Sunday, 17 February 2013
Genesis of the Daleks
My first experience of Genesis of the Daleks was listening to the audio recording. I was given the cassettes for Christmas in 1991, shortly before going on holiday to Cyprus. I was ten years old at the time. I later watched the repeat in 1993 and read the novelization again and again. The thing is, I loved Genesis of the Daleks not because I thought it was a great Doctor Who story (I have no idea what stories I considered to be great when I was ten or twelve; I probably did not think in those terms). The reason I liked Genesis was because it had lots of guns and Nazi-like uniforms. As a boy I loved guns and Nazi uniforms. I am one of those Englishmen who have a suspicious enthusiasm for Nazi uniforms. As an adult, I have rather fallen out of love with Genesis of the Daleks, even though I still quite like the look of Nazi uniforms.
I really do understand why people love this story so much. Great work from the regulars, an amazing performance from Michael Wisher as Davros, great direction, some nice designs and most of all, a sense of grand cosmic drama. Yet for all these strengths, quite a number of things really bother me about this story.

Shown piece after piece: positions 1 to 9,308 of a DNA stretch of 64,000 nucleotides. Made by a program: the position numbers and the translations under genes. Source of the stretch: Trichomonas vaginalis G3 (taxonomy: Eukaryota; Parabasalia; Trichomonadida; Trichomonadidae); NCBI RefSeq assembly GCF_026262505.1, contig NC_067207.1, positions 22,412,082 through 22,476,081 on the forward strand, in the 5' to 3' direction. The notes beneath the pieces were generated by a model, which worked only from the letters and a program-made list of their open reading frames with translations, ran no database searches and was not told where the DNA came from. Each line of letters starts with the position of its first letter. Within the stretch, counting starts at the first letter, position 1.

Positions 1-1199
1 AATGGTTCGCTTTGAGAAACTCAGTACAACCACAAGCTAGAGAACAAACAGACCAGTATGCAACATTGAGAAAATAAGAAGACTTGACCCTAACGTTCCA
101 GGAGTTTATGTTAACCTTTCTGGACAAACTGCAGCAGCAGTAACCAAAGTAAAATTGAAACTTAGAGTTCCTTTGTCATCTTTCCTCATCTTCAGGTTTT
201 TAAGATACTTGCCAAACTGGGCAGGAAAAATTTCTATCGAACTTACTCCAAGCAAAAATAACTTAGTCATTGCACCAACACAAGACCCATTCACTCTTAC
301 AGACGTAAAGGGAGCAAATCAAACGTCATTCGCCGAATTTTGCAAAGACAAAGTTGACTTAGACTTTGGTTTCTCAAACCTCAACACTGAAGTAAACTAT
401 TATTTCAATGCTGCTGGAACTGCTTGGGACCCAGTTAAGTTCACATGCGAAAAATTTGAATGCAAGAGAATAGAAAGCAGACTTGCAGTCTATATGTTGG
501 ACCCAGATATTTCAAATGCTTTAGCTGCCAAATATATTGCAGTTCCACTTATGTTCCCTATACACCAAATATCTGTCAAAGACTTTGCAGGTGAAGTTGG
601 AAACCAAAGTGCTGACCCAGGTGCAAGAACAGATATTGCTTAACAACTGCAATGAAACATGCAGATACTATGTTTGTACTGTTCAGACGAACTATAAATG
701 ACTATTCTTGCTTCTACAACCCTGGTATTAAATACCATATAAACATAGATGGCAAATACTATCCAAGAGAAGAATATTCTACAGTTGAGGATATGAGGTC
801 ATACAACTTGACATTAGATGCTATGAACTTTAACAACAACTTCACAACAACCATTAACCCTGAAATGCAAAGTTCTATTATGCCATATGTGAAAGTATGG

The biggest problem I have with this story is the basic premise. Dr Who is instructed by the Time Lord to prevent the creation of the Daleks. This seems to go against everything we know about these guardians of history. To eradicate the Daleks from history would surely completely disrupt the web of time, altering the very history of the universe. Yet Dr. Who says it is 'feasible.' Even though it would surely alter his own personal history? What would happen to Susan if there was no Dalek-ravaged earth for her to settle on? How would Ian and Barbara get back without the aid of the Dalek time machine? I understand the show has moved on from the sensible days when you couldn't change one line of history, but this is surely going a bit far. Maybe it was the Black Guardian in disguise, or Faction Paradox, or maybe the Time Lords were just having a laugh at the Doctor's expense. Perhaps they would have whisked the Doctor away if he had come close to actually destroying the Daleks. But that still doesen't explain how he thinks it is 'feasible.' You can try to retcon this and talk about the Time Lords foreseeing their own destruction in the Great Time War, but that is still a retcon at the end of the day. What we see in this story is at odds with everything that has gone before.